A light source fixed to the motor frame has the beam thereof directed through an aperture in a shield carried by the rotor and rotatable therewith. The light beam passing through the shield aperture impinges upon a least one of a number of photoelectric devices spaced around the shield so that as the rotor rotates, the light beam scans the photoelectric devices in sequence. As the photoelectric devices are illuminated, the impedance level of a circuit controlled thereby is lowered so that it acts as a closed switch permitting current to pass through appropriate stator windings in the appropriate direction.

The number of photoelectric devices provided is equal to the number of com-mutator bars which would normally be required for a similar armature winding of a conventional D.C. machine. As the rotor rotates, a particular photoelectric device is illuminated causing particular armature windings to be energized. The energized windings are positioned so that the magnetic fields generated thereby cooperate with the field of the permanent magnet to cause rotation of the rotor in the required direction.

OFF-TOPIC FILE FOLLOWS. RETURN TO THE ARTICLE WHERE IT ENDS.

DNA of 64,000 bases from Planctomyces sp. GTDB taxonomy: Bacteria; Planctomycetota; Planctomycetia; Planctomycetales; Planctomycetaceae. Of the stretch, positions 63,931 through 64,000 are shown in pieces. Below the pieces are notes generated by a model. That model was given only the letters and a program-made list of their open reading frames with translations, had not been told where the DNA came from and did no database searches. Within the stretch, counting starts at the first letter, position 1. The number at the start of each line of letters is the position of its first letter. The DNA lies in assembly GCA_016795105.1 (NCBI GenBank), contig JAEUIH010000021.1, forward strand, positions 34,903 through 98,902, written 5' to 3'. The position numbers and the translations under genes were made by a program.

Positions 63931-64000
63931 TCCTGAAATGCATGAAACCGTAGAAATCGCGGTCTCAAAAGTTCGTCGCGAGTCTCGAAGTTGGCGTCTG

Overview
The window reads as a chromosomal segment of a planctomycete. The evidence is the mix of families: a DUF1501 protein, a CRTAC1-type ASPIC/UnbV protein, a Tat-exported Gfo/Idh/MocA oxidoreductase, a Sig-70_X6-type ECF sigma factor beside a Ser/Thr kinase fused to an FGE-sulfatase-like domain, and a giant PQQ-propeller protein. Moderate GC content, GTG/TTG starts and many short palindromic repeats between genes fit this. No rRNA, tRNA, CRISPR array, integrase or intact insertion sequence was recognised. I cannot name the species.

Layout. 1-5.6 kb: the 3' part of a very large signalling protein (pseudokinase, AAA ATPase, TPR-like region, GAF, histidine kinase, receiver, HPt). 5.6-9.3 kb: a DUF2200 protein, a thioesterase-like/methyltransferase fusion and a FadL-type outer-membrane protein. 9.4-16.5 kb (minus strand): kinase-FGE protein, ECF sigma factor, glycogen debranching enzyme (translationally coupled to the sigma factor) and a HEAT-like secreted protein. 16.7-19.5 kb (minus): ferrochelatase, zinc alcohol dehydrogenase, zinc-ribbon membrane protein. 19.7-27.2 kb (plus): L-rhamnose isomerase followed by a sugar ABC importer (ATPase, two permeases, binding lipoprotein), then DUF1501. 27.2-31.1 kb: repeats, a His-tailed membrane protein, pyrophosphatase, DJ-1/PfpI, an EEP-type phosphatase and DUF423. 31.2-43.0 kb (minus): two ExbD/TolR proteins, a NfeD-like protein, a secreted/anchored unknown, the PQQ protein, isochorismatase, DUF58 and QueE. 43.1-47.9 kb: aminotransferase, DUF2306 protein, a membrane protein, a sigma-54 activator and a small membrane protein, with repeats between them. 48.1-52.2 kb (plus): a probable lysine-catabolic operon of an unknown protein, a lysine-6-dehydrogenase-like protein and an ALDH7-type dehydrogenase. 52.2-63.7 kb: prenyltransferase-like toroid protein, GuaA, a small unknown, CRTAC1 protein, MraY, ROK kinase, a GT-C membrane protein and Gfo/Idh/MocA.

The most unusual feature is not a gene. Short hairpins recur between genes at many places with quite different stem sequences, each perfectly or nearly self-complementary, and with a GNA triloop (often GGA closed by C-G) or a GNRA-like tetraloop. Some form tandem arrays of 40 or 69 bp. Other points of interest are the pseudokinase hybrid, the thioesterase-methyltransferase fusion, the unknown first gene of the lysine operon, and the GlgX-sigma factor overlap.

Accordingly, a primary object of the instant invention is to provide a novel construction for a brushless D.C. machine.

Another object is to provide a brushless D.C. machine having the characteristics of a conventional commutating D.C. machine in that current flows through all sections of the stator winding for substantially all rotor positions.

Still another object is to provide means whereby a sequence of electrical signals are determined by rotor position independent of rotor speed.

A still further object is to provide a D.C. machine in which commutation is achieved by electronic switching means without the necessity of uitlizing relatively moving parts which physically engage one another.

A still further object is to provide a D.C. motor in which commutation is achieved by means of a rotating magnetic member extending from a single coil which generates a signal that is distributed in sequence to pickup coils arranged in a circular array.

Yet another object is to provide a D.C. machine in which switching signals are coupled to the commutating device by means of a field acting through an air gap.